This was a suit to enjoin a proposed sale for taxes of 150 acres of land in Idaho acquired under the Carey Act of August 18, 1894, § 4, c. 301, 28 Stat. 422, and the amendatory
The tract was part of upwards of 50,000 acres of arid lands which were segregated from the public domain in July, 1899, pursuant to an agreement, sanctioned by the Carey Act, whereby the State engaged to have the lands irrigated, reclaimed and brought under cultivation, and to dispose of them only to actual settlers in tracts of not exceeding 160 acres. Originally the act required that the reclamation be accomplished within ten years after the date of the act, but the amendment of 1901 directed that the ten years be computed from the approval of the State's application for the segregation and empowered the Secretary of the Interior, in his discretion, to prolong the period five years.
In the original act there was a provision that "as fast as any State may furnish satisfactory proof, according to such rules and regulations as may be prescribed by the Secretary of the Interior, that any of said lands are irrigated, reclaimed and occupied by actual settlers, patents shall be issued to the State or its assigns for said lands so reclaimed and settled," and the amendment of 1896 brought into the act a further provision that "when an ample supply of water is actually furnished in a substantial ditch or canal, or by artesian wells or reservoirs, to reclaim a particular tract or tracts of such lands, then patents shall issue for the same to such State without regard to settlement or cultivation."
Following the segregation in 1899 the State took appropriate steps to provide canals and a supply of water
While the canal system was in process of completion and after water was provided for some of the lands, the plaintiff, who possessed the necessary qualification, and had acquired the requisite perpetual water right, applied to the State to make entry of the tract in question and made the prescribed preliminary payments. See Idaho Rev. Codes, 1908, § 1626. The entry was allowed and the plaintiff settled upon the tract, made it his place of residence, irrigated and reclaimed it, and brought it under actual cultivation. Thereafter, on June 25, 1909, he submitted to the State due proof of what he had done, paid the balance of the purchase price, and received from the State a certificate of final entry. See Rev. Codes, § 1628. Nothing more was required of him by the Carey Act, by the law of Idaho, or by any regulation made under either. He received a patent from the State February 11, 1911, about a month after it received one from the United States.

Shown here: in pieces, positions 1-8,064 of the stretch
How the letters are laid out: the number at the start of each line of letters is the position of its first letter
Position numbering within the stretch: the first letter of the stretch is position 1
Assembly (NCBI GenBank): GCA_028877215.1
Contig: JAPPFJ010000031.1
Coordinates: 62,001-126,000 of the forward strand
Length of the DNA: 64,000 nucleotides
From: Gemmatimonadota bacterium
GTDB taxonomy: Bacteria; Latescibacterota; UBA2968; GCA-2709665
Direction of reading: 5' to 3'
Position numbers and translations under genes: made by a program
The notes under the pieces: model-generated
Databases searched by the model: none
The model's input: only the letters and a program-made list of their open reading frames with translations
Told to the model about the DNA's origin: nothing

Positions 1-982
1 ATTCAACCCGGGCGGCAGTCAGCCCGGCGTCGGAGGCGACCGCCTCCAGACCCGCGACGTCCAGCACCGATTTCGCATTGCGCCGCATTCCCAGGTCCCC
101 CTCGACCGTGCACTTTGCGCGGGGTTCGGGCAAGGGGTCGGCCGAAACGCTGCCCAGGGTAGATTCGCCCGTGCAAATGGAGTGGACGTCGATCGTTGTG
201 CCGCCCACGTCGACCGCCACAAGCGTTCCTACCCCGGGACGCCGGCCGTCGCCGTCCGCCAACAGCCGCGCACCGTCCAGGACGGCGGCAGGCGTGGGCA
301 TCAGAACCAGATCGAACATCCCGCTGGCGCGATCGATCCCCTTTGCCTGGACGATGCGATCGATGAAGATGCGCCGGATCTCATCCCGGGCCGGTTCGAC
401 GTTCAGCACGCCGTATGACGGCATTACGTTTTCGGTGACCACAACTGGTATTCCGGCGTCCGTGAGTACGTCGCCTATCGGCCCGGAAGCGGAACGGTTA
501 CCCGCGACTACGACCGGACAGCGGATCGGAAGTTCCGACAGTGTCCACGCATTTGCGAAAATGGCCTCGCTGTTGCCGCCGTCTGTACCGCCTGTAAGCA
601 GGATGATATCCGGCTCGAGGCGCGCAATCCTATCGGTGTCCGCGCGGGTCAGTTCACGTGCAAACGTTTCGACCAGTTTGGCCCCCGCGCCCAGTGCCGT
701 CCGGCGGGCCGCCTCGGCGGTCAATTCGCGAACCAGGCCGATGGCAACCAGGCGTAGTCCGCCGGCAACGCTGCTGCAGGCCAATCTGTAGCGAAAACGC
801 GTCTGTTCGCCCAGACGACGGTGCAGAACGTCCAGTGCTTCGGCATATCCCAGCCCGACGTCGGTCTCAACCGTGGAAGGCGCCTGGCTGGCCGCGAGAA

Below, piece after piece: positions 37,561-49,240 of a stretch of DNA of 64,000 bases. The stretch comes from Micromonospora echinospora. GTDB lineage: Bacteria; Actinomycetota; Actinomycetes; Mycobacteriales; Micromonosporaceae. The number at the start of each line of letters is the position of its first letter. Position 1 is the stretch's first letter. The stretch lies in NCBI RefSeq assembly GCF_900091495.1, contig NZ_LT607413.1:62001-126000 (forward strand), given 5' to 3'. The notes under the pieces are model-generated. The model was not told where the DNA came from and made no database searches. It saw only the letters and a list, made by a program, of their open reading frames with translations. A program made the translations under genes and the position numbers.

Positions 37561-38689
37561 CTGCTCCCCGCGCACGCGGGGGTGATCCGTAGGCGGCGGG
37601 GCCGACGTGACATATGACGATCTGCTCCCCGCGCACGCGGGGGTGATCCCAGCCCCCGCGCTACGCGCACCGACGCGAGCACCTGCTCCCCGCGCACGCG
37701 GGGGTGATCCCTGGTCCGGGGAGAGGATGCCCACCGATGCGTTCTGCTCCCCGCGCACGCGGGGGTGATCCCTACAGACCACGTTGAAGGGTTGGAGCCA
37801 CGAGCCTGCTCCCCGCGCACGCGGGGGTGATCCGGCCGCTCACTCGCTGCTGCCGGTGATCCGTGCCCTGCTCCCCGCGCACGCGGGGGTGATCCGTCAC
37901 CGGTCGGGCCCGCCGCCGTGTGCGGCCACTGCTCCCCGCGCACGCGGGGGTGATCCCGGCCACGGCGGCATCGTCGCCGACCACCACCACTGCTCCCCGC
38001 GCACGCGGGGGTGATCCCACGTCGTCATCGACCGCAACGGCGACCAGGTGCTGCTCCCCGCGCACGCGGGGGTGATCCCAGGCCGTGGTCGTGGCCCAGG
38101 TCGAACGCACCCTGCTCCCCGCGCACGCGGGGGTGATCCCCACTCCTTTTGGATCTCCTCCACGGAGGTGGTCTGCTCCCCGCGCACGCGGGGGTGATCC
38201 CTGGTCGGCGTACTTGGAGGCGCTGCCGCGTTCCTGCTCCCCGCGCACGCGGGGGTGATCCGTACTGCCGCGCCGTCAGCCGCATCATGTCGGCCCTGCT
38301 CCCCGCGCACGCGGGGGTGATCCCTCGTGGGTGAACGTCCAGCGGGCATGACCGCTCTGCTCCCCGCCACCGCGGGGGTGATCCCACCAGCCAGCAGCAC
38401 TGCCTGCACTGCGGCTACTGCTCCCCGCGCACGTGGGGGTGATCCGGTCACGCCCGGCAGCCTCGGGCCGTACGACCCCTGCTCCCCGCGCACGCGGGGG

January 9, 1911, the day the State received a patent from the United States, was the date as of which property was required by the law of Idaho to be assessed for taxation for the ensuing year. Rev. Codes, § 1653. This tract was so assessed and the tax in question was based upon that assessment. The assessment, the tax and the intended sale were all free from objection, if the tract was
At that time the United States no longer had any beneficial interest in the tract. Every condition upon which the ownership was to be transferred to the plaintiff had been fully performed. Thus the equitable title had passed to him and he had a present right to the legal title. The State received the latter as a trustee for him and was in duty bound to give him a patent — a duty which it promptly discharged, although not until after the time for the assessment.
Neither the Carey Act nor the agreement thereunder with the State purported to exempt the land from taxation or to take it out of the settled rule respecting the taxing of lands acquired under the public land laws. According to that rule, as this court frequently has said, when the proceedings for the acquisition of the title have reached the point where nothing more remains to be done by the entryman, and the Government no longer has any beneficial interest in the land and does not exclude the entryman from the use of it, he is regarded as the beneficial owner and the land as subject to taxation, even though the duty of passing the legal title to him has not been discharged — the principle underlying the rule being that one who has acquired the beneficial ownership of the land, and is not excluded from its enjoyment, cannot be permitted to use the fact that the naked legal title remains in the Government to avoid his just share of state taxation. Carroll v. Safford, 3 How. 441; Witherspoon v. Duncan, 4 Wall. 210; Wisconsin Railroad Co. v. Price County, 133 U.S. 496, 505; Winona & St. Peter Land Co. v. Minnesota, 159 U.S. 526, 530; Hussman v. Durham, 165 U.S. 144, 147; Sargent v. Herrick, 221 U.S. 404, 406.
That the title was being passed through the State to the entryman or purchaser rather than by a direct conveyance is immaterial, the determinative fact being the